Well I've figured the entire lawn needs to be redone.... joy. I guess it'll have to wait until spring. But how do we do this? rototill it? dig op the grass by hand? Seed? Sod? I have now Idea....
A few common questions with MY answers, this is how I would do it personally. I'm sure there are other ways to do this but:
Q: What type of spreader should I get because everything else depends on that. I am thinking broadcast versus drop.
A: Both are good but a drop is more precise. I use a broadcast to ensure my entire yard gets what I am putting down. With a drop you have to make sure you aren't off on your pattern or you will have "streaks" of untreated yard. Basically a broadcast leaves more room for error while tossing the product over the entire yard.
Q: What step should be next? I am thinking on getting the TB w/ Plus 2 and putting that down. Or should I get a sprayer and spray all my weeds by hand and do just a summer guard feeding? Or both?
A: I would wait until about early September to do anything. During the heat of summer all you can really do effectively is kill things. Growing will be difficult during this time of year.
I would start from square one. (DISLAIMER: If you do not have an irrigation system and want to put one in now is the time while the yard is not at its best.)
PROCESS: Get some round up and kill all the really bad areas that have no grass. Destroy all vegetation in that area. You can save the areas that have some grass and just treat those with a broad leaf weed killer that wont harm the grass. Re apply those products until desired effect is achieved.
Then wait about two weeks. Soak the lawn to soften up the soil and plug aerate the entire lawn (pick the plugs up or leave them, I leave them). If you have a tractor go ahead and buy a plug aerator at sears for 100 bucks or so.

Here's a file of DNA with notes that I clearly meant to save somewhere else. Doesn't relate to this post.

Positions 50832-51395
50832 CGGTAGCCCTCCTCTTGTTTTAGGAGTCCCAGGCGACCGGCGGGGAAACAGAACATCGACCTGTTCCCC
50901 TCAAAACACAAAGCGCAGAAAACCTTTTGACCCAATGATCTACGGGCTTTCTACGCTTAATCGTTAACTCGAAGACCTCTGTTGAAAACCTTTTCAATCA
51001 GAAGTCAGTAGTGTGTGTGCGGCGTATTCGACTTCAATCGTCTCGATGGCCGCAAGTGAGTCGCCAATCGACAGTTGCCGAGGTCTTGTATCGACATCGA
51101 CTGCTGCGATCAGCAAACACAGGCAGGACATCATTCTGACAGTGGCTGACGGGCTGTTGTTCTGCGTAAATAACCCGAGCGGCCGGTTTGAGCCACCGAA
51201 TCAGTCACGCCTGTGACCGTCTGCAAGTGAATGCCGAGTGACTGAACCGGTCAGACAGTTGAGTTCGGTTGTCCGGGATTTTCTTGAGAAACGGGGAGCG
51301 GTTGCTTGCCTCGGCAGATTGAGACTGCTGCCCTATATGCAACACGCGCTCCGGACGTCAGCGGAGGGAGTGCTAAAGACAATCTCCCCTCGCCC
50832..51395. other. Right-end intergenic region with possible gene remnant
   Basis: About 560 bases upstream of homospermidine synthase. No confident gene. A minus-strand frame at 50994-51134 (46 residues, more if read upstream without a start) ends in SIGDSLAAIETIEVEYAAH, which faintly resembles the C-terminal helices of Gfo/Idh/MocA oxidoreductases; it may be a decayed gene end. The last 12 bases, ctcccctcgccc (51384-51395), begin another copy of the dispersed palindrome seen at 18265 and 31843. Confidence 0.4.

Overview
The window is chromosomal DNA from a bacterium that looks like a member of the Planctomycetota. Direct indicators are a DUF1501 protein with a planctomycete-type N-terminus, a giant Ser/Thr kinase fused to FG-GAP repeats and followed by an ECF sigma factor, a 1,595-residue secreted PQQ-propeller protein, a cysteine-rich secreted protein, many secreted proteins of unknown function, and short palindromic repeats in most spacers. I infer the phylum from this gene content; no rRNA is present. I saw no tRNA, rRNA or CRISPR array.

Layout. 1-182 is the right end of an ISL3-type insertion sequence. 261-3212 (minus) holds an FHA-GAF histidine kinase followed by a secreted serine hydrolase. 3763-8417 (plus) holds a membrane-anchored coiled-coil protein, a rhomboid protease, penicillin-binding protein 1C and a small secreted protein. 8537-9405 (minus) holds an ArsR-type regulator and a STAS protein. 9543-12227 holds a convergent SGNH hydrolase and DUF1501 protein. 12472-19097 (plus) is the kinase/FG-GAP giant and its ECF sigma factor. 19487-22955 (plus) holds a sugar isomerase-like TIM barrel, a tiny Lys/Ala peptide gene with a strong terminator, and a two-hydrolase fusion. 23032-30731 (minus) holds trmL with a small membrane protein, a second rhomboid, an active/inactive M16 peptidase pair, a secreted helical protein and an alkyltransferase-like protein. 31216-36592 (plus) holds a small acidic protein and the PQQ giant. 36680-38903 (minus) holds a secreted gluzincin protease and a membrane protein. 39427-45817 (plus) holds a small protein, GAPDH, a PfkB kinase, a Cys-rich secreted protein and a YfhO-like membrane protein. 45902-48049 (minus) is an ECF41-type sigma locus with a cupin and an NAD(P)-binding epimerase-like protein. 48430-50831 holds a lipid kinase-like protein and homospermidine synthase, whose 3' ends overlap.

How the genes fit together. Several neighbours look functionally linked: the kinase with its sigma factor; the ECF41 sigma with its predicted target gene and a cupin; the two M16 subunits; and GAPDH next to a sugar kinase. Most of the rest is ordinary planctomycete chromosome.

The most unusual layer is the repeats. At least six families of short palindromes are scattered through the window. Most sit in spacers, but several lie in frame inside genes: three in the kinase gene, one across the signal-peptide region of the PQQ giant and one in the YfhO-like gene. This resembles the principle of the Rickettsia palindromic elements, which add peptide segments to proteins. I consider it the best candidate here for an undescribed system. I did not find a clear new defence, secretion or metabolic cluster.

After that take your spreader and lay the seed down over the entire lawn (the idea is the seed will drop in the plug holes). Next you will need to apply some starter fertilizer right on top of the seed.
This next step is optional but I like to take a spike aerator and go over the yard one more time to push that seed/fertilizer down in the dirt with my tractor tires and the spikes.
Next cover the whole lawn with straw or another product to keep the birds from eating the seed and also preventing it from washing away.
Next, keep that lawn constantly moist!! This is the key! Keep the yard at a constant state of moisture. DO NOT WATER SO MUCH THAT PUDDLES FORM! Water this bad boy every day keeping the soil moist but not saturated. In a few weeks you should have baby grass popping up all over the place.
A few small weeds are to be expected but you can pull those or wait till the grass is mature and put product down.
Finally you need to take your soil to get tested and see what annual program is good for your soil content type. After that just keep it watered (sprinkler is key in my opinion) and enjoy. Repeat the exact same steps minus the straw every september if you use fescue.
PS: USE HALTS IN THE SPRING TO PREVENT ALL YOUR HARDWORK FROM GETTING EATEN UP WITH CRAB GRASS IN THE SUMMER. It is always better to prevent the problem rather than treat the problem.
Q: I have not limed my yard since I have lived here (Aug 2005-present) and wonder if it should be done
A: Soil Test will tell the tail here.
Q: How should I water my lawn given that is has a lot of clay?
I have a mostly clay yard with tall fescue and March-May I give it 1" a week. June-August I give it 1.5" a week. Sept.-Ealy Nov. back to 1". None of this accounts for rain fall. I used empty tuna cans placed around my yard to see how long it took for my sprinkler system to put down an inch. Then I set the zones accordingly.
HOPE THIS HELPS